05/12/2014 04:41 pm ET Updated Dec 06, 2017

My Middle Child Is an Angel... REALLY

I have three children. One of them is an angel. Really. She has been an angel for 10 years now. Given the fact that my other two are now teens I could say that makes for decent family balance although I'd much prefer to have my middle child back in her human body and acting out in ways that all teens do.


Ever since my first Mother's Day as a mother I have thought that Mother's Day and the birthdays of children were celebrated backwards. I spent my entire first Mother's Day revelling in all that it is to be a mother. As a new mother the world immediately expanded in a way that I never knew was lacking prior to the birth of my children and yet I could no longer comprehend life without that new space. I marveled at how over the course of the year my baby had changed from a tiny baby with pink limbs folded in on himself to a gurgling, smiling, ravenous devourer of pureed peas. The challenges, the euphoria, the firsts, the physical and mental exhaustion washed over me anew. The whole year of mothering memories played for me like an endless video loop set to a cheesy soundtrack. The day's focus for me was entirely on honoring my child and celebrating all that he had become in that year. Nope. This day was not about me.

When my son's first birthday rolled around a few months later I spent much of the day stuck in my head reliving the day he was born. Labor pains, delivery, holding and weeping over the sheer perfection of our baby boy for the first time, learning to nurse, change diapers, soothe, swaddle, entertain. The same was true with my next two babies. They were happy to have cupcakes and some wrapping paper to play with on their birthday -- the day that was supposed to be all about them. Meanwhile I'd be thinking all about the experience of birthing them. Any mother will tell you, childbirth ain't easy. Revisiting the memories of those deliveries on their birth days, joyous as they ultimately were, always makes me feel worthy of a wee bit of spoiling. How about hugs and kisses with a foot massage along with that handwritten love letter in crayon? Bring it on!

Seventeen years later, on the day that is set aside to celebrate mothers, I continue to find myself focused on the honor and privilege (ok yes, and what a grueling and thankless job it often is -- hello teens) that it is to be a mother. This is a quiet day of internal reflection that does not need to be recognized by my children. If anything, I feel that it is my job to recognize them on Mother's Day. Breakfast in bed? No thanks. But let me tell you how much I love YOU.

Each year I write a love letter to my children on or around Mother's Day. It's a way of time stamping their growth and letting them know just how special they are to me.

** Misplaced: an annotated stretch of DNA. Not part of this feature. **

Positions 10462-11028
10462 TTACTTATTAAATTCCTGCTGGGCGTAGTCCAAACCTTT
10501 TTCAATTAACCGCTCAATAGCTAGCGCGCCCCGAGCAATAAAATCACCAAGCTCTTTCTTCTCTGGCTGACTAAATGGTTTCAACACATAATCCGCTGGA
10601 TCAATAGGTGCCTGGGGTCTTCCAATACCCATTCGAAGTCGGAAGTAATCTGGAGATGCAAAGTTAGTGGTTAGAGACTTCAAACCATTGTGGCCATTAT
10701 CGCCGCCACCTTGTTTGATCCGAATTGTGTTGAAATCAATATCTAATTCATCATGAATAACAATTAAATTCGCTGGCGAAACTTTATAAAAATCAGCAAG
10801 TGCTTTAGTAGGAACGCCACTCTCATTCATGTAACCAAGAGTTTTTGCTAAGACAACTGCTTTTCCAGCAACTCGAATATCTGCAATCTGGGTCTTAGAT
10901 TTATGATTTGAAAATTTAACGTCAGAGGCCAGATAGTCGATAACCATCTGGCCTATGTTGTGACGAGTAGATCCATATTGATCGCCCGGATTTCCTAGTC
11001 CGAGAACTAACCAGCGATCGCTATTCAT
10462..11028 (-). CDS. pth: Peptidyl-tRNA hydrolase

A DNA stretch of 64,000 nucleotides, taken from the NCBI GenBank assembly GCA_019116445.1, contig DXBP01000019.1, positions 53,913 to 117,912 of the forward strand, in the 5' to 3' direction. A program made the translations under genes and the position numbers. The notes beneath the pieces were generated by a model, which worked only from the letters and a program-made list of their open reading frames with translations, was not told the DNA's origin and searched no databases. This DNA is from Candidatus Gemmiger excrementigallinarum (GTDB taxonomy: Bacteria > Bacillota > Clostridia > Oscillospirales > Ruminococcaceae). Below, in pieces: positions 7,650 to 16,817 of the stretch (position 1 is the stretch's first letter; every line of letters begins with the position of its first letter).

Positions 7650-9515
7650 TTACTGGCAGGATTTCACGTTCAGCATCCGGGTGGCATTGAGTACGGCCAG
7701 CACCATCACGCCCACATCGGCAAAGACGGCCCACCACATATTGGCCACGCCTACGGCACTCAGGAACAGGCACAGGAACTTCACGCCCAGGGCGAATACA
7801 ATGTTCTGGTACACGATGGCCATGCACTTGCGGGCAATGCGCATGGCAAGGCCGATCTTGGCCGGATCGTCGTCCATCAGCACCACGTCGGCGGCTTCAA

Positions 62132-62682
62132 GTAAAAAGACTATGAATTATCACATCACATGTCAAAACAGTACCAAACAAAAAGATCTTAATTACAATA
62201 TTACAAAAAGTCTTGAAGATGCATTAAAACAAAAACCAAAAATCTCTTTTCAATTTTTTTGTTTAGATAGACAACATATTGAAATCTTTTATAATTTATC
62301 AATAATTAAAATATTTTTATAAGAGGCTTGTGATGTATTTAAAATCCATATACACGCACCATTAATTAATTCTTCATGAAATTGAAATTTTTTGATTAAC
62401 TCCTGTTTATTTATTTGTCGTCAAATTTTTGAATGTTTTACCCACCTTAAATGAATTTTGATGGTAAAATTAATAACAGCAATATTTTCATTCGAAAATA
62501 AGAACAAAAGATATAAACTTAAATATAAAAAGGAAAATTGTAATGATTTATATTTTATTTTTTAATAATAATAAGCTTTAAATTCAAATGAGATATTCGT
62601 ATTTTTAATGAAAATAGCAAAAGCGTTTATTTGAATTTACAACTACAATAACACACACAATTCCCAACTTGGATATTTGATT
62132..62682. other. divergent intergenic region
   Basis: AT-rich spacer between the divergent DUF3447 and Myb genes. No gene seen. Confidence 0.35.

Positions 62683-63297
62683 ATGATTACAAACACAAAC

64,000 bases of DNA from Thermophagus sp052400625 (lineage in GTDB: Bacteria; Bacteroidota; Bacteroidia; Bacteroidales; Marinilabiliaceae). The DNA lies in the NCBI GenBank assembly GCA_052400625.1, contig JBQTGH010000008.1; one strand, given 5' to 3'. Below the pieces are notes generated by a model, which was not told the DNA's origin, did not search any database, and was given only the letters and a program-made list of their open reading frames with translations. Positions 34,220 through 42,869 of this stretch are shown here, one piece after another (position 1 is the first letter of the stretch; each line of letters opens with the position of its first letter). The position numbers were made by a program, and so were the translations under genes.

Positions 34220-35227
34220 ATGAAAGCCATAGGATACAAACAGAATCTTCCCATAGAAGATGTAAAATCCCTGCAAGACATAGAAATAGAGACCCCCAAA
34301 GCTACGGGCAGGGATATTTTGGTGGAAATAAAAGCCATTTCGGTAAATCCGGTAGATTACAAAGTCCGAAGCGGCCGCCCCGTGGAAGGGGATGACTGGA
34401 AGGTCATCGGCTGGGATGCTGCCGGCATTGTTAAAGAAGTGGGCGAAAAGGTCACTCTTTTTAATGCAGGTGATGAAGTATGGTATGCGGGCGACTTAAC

Since losing one of my precious three children, Mother's Day, like all holidays, is now laced with bittersweet. It continues to be a day of reflection for me. But the reflection is tinged with melancholy for all of the mothering that I did not get to give my daughter who died at the age of 6. I have spent the last 10 years finding a comfortable resting spot in my soul for the grief that I carry as well as redefining my relationship with she who was my child and she who is now an angel. On Mother's Day I reflect on mothering and count my blessings as a mother. My heart aches for our losses and the spans of life that we did not get to share as a family with all three living children. On Mother's Day I do the best I can to keep the focus on the gift of being mother to each of my children. The two who are living on any given day move through various stages of, shall we say, angelic grace, and the one who is nothing short of an angel now and for always. For me, Mother's Day is about the blessing it is to be a mother mothering her children.

I have three children. One of them is an angel. I refer to her as the angel in my pocket. The other two have their moments. But they are all perfect. Despite the anguish that the gutting grief losing a child has brought to my life I would not trade places with any other mother. I consider myself fortunate to have three lovely and mostly perfect children who call me 'Mum'. I'll weep on Mother's Day as I always do. But I'll also smile through my tears. The tears of loss and remembering are comforted by the smiles and the embraces of the present and the promise of future joys. I love my children. Happy Mother's Day indeed.

Happy Mother's Day.